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Around the world there exist a number of undeciphered texts that date back as far as the Neolithic (8000 BCE). These ancient writing systems must be viewed with an open mind as they may have been composed with artistic intent, but its most likely they represent the origins of abstract thought and writing.
Many scholars have tried to decode these prehistoric ciphers, but so far, no one has cracked their arcane secrets. The knowledge they have could be mind-blowing, perhaps offering a glimpse into the rituals and myths of the ancient world – or they may be as mundane as a list of directions to the local village.
The Jiahu symbols (6,600 BCE) resemble a proto-writing style composed of 16 distinct markings (found on a wooden tablet in Jiahu, China). Archaeologists believe these markings to be a proto-language to the later known ‘oracle bone script’ (a sacred text carved onto bone). The Oracle Bones were used for divination, suggesting that the ancient Jiahu symbols may have had a supernatural purpose.
The Vinča symbols originated in S.E. Europe at around 5,500 BCE. This mysterious script was etched into a series of clay amulets and is considered to be one of the oldest examples of “proto-writing” in the world. Some have linked these symbols to the Indo-Europeans, an ancient culture whose cultural heroics went onto inspire many of the mythical systems we know today (e.g. the Greek epics and Norse Sagas etc). The nature and purpose of the symbols remain a mystery to this day.
The Dispilio tablet (5260 BCE), is a wooden birch block which bears strange, symbolic markings. An old European folktale speaks of a primordial birch goddess who taught her people the craft of writing. Could it be that this tablet is in some way associated with the myth of Gods imparting knowledge to humans? Unlike other ideograms found in the Neolithic (picture based symbols), the Dispilio tablet seems to represent signs alluding to early phonetics, indicating advanced speech.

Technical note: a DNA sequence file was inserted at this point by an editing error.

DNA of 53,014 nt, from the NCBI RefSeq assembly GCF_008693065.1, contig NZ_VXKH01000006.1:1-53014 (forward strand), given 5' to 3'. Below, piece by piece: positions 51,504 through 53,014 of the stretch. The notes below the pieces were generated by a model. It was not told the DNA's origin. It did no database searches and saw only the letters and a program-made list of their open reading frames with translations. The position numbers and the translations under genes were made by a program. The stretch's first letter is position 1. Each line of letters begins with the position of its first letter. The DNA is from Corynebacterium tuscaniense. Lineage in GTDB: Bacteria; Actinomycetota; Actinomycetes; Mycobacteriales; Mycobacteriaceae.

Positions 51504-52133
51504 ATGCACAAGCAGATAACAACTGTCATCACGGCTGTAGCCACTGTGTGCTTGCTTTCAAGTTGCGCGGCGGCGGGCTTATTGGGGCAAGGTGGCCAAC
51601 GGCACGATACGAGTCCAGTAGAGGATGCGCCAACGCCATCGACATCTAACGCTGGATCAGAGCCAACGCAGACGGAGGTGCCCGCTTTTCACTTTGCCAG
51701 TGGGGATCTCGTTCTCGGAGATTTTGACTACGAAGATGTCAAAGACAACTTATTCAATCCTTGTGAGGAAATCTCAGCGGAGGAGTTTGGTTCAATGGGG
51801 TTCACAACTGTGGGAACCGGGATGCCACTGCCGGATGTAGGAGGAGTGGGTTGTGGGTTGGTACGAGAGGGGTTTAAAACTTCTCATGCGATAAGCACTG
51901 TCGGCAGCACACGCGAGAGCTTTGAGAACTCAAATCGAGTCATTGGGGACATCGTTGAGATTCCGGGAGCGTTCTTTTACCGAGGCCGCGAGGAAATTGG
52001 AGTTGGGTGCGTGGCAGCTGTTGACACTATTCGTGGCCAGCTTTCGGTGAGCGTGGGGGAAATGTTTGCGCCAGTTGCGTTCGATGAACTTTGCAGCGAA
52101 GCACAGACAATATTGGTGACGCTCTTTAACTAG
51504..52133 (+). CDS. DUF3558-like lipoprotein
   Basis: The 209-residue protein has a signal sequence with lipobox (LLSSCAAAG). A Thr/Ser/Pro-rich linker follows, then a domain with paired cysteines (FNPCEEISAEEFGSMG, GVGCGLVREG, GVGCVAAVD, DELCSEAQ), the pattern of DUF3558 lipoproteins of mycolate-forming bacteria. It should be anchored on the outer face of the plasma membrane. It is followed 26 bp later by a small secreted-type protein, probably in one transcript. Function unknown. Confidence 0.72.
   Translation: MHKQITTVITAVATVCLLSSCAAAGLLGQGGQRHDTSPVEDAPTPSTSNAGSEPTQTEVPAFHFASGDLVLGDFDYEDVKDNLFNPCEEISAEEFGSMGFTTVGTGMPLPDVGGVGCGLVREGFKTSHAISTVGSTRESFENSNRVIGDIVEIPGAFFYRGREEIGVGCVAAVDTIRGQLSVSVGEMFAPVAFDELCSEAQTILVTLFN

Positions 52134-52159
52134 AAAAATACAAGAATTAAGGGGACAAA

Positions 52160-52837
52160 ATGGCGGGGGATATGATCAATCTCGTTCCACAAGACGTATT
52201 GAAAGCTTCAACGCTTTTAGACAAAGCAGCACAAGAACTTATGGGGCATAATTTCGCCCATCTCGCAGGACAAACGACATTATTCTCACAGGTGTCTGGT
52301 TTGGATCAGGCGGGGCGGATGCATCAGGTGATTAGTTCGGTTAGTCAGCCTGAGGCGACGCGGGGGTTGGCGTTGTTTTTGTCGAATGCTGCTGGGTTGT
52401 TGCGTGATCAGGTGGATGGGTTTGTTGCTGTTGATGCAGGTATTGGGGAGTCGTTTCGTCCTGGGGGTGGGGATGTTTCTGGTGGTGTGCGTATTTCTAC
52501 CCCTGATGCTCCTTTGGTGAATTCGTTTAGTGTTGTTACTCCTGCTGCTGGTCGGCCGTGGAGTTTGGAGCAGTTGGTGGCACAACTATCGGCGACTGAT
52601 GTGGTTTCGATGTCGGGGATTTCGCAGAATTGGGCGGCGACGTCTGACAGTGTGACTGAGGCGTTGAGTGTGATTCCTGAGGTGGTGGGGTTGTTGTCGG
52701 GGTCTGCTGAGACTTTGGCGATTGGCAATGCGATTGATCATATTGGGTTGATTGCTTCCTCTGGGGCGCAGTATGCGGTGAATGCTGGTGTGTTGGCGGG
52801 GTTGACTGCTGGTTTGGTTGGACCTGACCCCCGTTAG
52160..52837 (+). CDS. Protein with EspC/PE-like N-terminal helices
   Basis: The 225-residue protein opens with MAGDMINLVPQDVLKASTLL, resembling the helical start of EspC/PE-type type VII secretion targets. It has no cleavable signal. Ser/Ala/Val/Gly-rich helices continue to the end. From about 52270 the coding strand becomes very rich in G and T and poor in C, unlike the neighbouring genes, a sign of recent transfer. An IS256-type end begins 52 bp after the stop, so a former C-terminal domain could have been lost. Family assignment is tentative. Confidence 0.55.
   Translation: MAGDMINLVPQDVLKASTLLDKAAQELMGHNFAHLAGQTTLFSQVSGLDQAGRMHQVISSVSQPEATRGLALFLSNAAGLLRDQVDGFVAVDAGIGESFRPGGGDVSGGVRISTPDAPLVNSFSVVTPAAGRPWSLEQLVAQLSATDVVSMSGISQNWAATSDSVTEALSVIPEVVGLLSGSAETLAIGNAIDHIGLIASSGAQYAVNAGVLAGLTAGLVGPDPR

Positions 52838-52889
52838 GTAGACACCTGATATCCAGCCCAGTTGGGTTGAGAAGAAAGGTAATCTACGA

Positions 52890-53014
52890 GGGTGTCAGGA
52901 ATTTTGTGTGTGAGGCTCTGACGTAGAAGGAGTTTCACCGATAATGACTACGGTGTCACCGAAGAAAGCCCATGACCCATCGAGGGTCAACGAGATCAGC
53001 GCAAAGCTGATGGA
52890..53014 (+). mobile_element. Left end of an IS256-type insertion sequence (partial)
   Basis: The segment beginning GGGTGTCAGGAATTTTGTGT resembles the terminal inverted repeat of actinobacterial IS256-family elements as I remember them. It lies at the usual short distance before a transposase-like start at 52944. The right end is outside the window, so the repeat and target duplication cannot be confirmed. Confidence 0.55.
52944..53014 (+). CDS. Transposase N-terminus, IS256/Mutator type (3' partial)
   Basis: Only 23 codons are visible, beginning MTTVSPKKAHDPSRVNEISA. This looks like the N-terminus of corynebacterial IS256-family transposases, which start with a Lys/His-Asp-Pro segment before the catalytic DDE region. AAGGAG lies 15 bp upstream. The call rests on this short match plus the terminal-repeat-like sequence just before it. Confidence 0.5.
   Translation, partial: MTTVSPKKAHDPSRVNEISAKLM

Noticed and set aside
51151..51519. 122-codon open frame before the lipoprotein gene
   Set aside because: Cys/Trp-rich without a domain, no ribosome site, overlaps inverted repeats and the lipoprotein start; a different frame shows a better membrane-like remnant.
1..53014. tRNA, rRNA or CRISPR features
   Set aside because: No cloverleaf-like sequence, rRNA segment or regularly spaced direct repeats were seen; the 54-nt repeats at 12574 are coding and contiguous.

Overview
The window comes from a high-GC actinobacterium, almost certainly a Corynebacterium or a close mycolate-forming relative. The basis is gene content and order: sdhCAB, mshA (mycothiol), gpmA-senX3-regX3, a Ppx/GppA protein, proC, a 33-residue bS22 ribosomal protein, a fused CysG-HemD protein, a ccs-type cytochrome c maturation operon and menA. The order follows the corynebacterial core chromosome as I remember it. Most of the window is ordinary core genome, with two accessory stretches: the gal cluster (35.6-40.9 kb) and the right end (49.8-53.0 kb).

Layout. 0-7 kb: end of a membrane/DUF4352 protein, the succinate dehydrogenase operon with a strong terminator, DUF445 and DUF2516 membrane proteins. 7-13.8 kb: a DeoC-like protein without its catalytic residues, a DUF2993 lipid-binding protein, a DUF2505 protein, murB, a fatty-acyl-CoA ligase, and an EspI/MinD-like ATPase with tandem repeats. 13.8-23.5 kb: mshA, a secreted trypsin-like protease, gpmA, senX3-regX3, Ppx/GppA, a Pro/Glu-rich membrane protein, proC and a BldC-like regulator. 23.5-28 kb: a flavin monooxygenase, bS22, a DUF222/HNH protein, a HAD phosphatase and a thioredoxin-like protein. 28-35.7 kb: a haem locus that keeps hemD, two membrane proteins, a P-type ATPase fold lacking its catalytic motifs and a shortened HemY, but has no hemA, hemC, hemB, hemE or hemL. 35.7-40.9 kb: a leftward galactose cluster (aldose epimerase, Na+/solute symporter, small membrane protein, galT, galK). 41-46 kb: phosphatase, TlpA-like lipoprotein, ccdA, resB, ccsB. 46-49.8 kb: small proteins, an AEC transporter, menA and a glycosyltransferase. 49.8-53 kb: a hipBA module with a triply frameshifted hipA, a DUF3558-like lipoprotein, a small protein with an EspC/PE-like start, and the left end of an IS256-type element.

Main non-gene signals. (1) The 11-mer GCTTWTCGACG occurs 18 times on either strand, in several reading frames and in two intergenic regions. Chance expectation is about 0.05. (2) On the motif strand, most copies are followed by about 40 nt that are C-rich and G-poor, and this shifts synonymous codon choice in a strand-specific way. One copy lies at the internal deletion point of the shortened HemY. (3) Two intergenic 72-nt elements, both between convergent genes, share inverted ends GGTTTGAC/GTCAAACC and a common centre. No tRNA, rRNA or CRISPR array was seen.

The Cretan Hieroglyphs were found on artifacts from Bronze Age Crete (1900 BCE). It predates Linear A texts by a century and was used in parallel for most of Minoan history. The Cretan symbols bear a naturalistic style of characters, typically resembling objects like plants, animals, weapons, ships and amorphous shapes. It is suggested they were based on ornamental and ritualistic functions whereas Linear A was employed in more mundane, administration ways.
The Phaistos Disc is a strange text written on a ceramic plate from the Minoan era (1600 BCE). Its strange layout and meaning remain a mystery to archaeology. Perhaps it is in the realm of mythology that a glimpse of its original purpose can be found. According to legend, Phaistos was the city that gave birth to one of the seven sages of the old world, Epimenides. Legend tells us that he slept in Zeus’s cave and acquired the powers of prophecy. His skin was said to be covered with tattooed symbols similar to that of the Phaistos Disc. Is it possible the disk contains the secrets of Cretan wisdom and divination?
Finally, there is the Cascajal Block (900 BCE), a stone tablet from the Olmec civilization. this tablet was scored with strange symbols which many believe represent the earliest writing system in the New World. The block holds a total of 62 glyphs, some of which resemble plants, animals and vegetables. Many of the symbols are abstract, and unlike any other writing system found in Mesoamerica before or after. Some suggest that it was used as a signpost directing travelers to a local market, others that they represent clan names for merchants and royalty. It has even been hinted that it is a map that leads to a lost Olmec city, laden with treasure.
This article was written by Simon E. Davies. Contributor at Ancient-Code.com